It is interesting to see that countries at the top of the GCI are also at the top of the SAGCI. Scandinavian countries score strongest on the environmental sustainability pillar. Canada scores better on social than environmental sustainability (25th), as is the general trend among advanced economies.

Time to recognize good initiatives, and go beyond them

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There is a growing tendency on the part of Canadian and U.S. politicians and policy makers to develop and promote environmentally focused initiatives. Quebec adopted regulations setting up its cap and trade market with the goal of reducing greenhouse gas emissions by 25 per cent by 2020. California's governor recently approved a proposal to link with Quebec's carbon market , making them the only two jurisdictions in North America to participate (Ontario seems to be working on eventually joining). Meanwhile in British Columbia, the province's 2008 carbon tax is undergoing a review to determine its impact on residents and provincial competitiveness.

Alberta is catching up to this trend, too. Travelling often to Washington D.C., Premier Alison Redford has been pushing for the Keystone XL pipeline project to go ahead and working to demonstrate that her province is developing its resources responsibly. More important, the Alberta Premier has also been publicizing her province's proposed 40-40 plan to raise the carbon tax for heavy emitters to $40 a tonne from $15 (paid into a provincially managed technology fund) and compel oil sands emissions reductions of 40 per cent per barrel, as well as its $1.3-billion investment in carbon capture and storage projects.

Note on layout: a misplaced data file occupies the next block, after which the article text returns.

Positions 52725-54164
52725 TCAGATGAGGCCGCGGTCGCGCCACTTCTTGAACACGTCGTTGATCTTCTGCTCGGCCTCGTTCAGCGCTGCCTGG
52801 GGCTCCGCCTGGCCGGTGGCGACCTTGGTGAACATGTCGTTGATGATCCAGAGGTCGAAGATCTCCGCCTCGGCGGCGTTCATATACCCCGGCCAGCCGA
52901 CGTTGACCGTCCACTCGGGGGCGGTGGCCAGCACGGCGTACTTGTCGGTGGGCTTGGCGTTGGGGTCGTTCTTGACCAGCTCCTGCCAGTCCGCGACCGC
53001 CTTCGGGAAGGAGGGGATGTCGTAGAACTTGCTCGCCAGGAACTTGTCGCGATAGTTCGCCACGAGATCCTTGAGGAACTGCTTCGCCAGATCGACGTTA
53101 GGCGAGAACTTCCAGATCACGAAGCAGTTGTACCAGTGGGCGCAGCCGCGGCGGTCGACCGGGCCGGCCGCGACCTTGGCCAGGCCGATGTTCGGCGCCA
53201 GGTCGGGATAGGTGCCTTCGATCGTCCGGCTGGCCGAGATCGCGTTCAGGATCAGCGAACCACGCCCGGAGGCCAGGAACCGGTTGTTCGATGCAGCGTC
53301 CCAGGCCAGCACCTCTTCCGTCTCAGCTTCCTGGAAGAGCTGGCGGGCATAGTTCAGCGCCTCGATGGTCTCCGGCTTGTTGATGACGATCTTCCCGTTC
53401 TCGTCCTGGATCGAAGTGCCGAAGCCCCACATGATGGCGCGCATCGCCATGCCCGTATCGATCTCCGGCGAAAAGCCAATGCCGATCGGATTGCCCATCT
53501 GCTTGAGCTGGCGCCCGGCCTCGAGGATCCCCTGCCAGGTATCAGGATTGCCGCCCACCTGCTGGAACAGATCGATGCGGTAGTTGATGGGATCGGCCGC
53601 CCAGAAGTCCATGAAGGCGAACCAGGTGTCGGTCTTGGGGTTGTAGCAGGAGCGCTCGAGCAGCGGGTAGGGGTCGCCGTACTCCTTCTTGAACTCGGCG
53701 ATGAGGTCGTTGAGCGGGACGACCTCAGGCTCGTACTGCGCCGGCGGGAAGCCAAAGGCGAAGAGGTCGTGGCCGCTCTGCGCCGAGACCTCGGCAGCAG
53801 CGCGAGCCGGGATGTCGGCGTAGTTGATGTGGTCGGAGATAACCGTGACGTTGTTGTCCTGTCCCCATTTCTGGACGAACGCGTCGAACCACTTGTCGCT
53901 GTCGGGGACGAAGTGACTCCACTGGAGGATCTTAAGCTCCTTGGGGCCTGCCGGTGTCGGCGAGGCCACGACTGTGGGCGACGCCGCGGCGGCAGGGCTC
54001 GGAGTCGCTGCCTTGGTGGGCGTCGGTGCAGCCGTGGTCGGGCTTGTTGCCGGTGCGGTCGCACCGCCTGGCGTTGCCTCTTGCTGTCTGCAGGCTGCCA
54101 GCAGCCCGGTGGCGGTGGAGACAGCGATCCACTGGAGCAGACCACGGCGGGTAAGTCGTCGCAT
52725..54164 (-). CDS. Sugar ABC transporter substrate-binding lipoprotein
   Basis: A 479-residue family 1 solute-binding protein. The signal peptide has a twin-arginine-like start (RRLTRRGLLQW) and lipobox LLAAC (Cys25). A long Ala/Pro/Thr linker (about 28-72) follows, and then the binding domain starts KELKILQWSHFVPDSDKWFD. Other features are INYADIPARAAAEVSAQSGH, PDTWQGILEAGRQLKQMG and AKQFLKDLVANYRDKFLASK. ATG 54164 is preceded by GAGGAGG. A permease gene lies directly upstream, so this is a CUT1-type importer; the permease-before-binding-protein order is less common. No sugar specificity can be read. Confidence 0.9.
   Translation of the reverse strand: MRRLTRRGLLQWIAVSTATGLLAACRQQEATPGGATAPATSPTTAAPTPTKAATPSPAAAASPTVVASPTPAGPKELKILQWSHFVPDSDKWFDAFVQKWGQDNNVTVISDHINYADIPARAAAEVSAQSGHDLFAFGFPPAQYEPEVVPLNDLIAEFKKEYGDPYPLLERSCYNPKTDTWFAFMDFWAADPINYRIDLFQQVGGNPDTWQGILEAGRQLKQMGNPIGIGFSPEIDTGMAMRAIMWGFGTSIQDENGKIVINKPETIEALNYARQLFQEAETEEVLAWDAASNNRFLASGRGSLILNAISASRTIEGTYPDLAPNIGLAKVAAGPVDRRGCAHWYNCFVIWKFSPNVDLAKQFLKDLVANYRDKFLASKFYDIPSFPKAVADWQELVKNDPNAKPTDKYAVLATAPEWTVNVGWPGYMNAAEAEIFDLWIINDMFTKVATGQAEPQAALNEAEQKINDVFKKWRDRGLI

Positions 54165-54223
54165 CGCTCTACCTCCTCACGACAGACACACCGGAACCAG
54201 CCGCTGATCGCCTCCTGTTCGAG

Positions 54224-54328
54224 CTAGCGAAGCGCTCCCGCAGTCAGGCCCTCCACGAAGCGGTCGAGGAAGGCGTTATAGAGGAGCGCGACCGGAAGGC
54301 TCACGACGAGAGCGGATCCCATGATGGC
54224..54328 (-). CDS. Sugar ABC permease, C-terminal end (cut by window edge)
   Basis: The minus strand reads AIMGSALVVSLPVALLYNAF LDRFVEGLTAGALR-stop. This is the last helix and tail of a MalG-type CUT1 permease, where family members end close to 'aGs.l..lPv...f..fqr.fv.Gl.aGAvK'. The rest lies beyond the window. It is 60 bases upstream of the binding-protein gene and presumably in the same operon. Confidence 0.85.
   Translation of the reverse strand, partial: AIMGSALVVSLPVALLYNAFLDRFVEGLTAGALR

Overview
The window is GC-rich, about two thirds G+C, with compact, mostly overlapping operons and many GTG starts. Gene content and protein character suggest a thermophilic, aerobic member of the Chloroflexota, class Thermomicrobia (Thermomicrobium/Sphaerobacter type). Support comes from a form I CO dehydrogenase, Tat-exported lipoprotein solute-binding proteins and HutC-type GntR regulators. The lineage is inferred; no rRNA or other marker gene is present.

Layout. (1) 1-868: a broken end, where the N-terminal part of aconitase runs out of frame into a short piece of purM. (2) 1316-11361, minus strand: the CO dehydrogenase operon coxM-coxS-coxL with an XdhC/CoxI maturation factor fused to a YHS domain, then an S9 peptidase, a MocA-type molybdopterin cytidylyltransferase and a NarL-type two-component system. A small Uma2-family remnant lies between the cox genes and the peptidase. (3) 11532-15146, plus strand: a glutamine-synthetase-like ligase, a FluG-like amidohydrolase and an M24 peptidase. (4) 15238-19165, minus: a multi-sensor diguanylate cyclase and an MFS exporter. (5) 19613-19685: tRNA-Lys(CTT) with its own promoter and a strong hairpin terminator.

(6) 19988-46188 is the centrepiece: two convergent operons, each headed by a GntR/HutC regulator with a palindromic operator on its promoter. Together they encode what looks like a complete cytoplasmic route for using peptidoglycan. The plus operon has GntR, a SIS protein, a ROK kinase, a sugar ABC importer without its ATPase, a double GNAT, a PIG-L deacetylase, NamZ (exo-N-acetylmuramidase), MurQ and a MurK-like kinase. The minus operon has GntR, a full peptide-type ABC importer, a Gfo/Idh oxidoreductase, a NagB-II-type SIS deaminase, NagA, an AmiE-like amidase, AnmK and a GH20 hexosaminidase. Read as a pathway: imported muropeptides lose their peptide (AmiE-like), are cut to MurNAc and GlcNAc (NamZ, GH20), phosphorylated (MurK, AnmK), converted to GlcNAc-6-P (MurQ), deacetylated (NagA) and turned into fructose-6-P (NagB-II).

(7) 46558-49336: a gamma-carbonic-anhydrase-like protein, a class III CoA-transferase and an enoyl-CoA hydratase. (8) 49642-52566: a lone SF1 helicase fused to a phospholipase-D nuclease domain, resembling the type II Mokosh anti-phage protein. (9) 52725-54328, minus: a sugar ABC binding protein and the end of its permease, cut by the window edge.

Brad Wall, Saskatchewan's Premier, made a trip to Washington last month to talk about sustainable energy development and promote a $1.4-billion public investment in clean coal. Federal Natural Resources Minister Joe Oliver also went south of the border to promote Canada's environmental priorities and greenhouse gas emissions goals (to reduce emissions by 17 per cent by 2020 from 2005 levels). Mr. Oliver argued that responsible natural resource exploitation and environmental protection can go hand in hand, a point of view that is sure to strike a chord with the Obama administration.

All of these initiatives, projects and policies seem to reflect a broader understanding that it makes economic sense to factor in the link between competitiveness and sustainability, and the importance of securing social acceptability for major projects. As such, there is a real opportunity for governments to promote innovation and leadership of their various industries thanks to smart regulation, and in so doing boost potential economic growth.

Clement Gignac is senior vice-president and chief economist at Industrial Alliance Inc., and chair of the World Economic Forum Council on Competitiveness and member of the Forum's Sustainable Competitiveness Advisory Board.